commercials required to combat those diet messages-even though we do
have visions of what those commercials would look like!"
If any of those antidiet commercials ever managed to
hit the air, the North American consumer would likely do a double take.
One proposed script shows a woman weighing herself and feeling happy
because she's lost weight. A subsequent scene shows her husband using a
screwdriver to set the scale back, so she will continue to be in a good
mood. The caption reads, "Are you tired of the scale determining
your mood and setting the tone of the day?"
"We have grown slowly and we practice the same
philosophy in our business that we teach," Omichinski says.
"One step at a time, recognize and appreciate the small successes,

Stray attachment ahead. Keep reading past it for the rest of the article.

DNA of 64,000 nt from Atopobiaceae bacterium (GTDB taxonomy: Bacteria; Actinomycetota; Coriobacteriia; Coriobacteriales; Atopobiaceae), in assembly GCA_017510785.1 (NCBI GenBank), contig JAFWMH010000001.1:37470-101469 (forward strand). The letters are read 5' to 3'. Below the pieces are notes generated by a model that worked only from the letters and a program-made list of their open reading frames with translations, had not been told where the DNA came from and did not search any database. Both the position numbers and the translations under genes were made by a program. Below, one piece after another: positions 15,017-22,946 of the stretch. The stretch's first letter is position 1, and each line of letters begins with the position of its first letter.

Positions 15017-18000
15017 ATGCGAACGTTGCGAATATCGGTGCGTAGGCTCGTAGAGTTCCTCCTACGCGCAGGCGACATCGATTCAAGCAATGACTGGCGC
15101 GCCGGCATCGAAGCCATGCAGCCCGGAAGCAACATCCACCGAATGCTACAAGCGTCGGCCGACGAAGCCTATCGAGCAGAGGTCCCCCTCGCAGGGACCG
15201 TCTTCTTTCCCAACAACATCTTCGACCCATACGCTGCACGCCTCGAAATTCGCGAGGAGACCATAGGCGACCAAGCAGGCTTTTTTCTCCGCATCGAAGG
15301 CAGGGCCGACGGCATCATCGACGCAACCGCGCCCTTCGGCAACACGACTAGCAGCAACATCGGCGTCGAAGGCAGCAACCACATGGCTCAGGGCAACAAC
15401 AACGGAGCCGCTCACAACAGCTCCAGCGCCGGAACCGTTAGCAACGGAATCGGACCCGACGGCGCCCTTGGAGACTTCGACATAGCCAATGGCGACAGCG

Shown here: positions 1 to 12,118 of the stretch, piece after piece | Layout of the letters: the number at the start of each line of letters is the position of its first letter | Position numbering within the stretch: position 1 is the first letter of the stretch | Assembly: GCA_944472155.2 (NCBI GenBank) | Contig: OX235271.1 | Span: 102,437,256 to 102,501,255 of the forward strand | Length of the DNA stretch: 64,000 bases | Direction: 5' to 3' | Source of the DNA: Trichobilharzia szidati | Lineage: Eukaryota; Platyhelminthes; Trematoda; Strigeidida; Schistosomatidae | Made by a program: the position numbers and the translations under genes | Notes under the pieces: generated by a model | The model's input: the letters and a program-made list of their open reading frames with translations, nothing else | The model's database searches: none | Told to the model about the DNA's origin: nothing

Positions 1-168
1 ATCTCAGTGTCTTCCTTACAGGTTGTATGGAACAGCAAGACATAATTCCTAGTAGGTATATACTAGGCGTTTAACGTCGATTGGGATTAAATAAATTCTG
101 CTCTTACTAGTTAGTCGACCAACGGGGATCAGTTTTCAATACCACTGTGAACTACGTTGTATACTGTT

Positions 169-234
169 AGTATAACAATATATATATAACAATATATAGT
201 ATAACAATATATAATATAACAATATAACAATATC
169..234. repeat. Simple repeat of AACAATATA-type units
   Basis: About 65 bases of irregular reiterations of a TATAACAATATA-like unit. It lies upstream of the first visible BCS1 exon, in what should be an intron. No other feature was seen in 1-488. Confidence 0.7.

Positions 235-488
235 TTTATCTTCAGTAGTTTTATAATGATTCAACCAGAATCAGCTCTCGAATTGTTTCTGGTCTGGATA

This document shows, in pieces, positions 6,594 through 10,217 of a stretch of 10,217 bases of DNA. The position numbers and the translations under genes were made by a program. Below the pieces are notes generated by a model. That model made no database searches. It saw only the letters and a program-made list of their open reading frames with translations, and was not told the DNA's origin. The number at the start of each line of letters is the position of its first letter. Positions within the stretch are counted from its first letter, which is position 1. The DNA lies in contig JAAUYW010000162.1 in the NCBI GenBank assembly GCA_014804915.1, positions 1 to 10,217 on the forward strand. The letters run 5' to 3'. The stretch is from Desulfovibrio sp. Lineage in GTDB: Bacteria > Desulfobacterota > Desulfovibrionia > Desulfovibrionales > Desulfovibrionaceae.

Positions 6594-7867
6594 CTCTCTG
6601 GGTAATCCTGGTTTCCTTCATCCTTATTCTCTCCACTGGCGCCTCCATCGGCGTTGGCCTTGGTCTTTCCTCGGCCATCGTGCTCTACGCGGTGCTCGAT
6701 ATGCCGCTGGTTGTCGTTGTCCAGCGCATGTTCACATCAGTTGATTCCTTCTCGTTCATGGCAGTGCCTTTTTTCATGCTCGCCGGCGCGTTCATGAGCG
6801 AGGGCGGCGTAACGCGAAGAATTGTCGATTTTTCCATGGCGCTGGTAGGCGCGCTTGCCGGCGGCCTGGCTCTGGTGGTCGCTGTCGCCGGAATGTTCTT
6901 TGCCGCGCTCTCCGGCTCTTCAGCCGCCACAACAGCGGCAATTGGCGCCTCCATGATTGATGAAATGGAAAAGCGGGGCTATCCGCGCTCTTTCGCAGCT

and don't judge success simply by external terms (that is, weight loss
when referring to lifestyle, or income when referring to business
success)." HUGS has worked to develop adult and teen nondiet
programs and books. Omichinski's main interest now, she says, is
"to nurture our existing network and expand it so that the momentum
grows and it becomes easier for our facilitators to attract participants
to the program. The one big problem we have had in the past is that
participants tell us they love the HUGS program, yet they want to keep
it to themselves. The reason is simple: the message that they get from
HUGS is so different from what society says that often people haven't
the time or the energy to spread the word. I say 'energy,' because
that's exactly what it takes to explain the philosophy to new people.
Many people outside the nondiet movement are not yet ready to hear the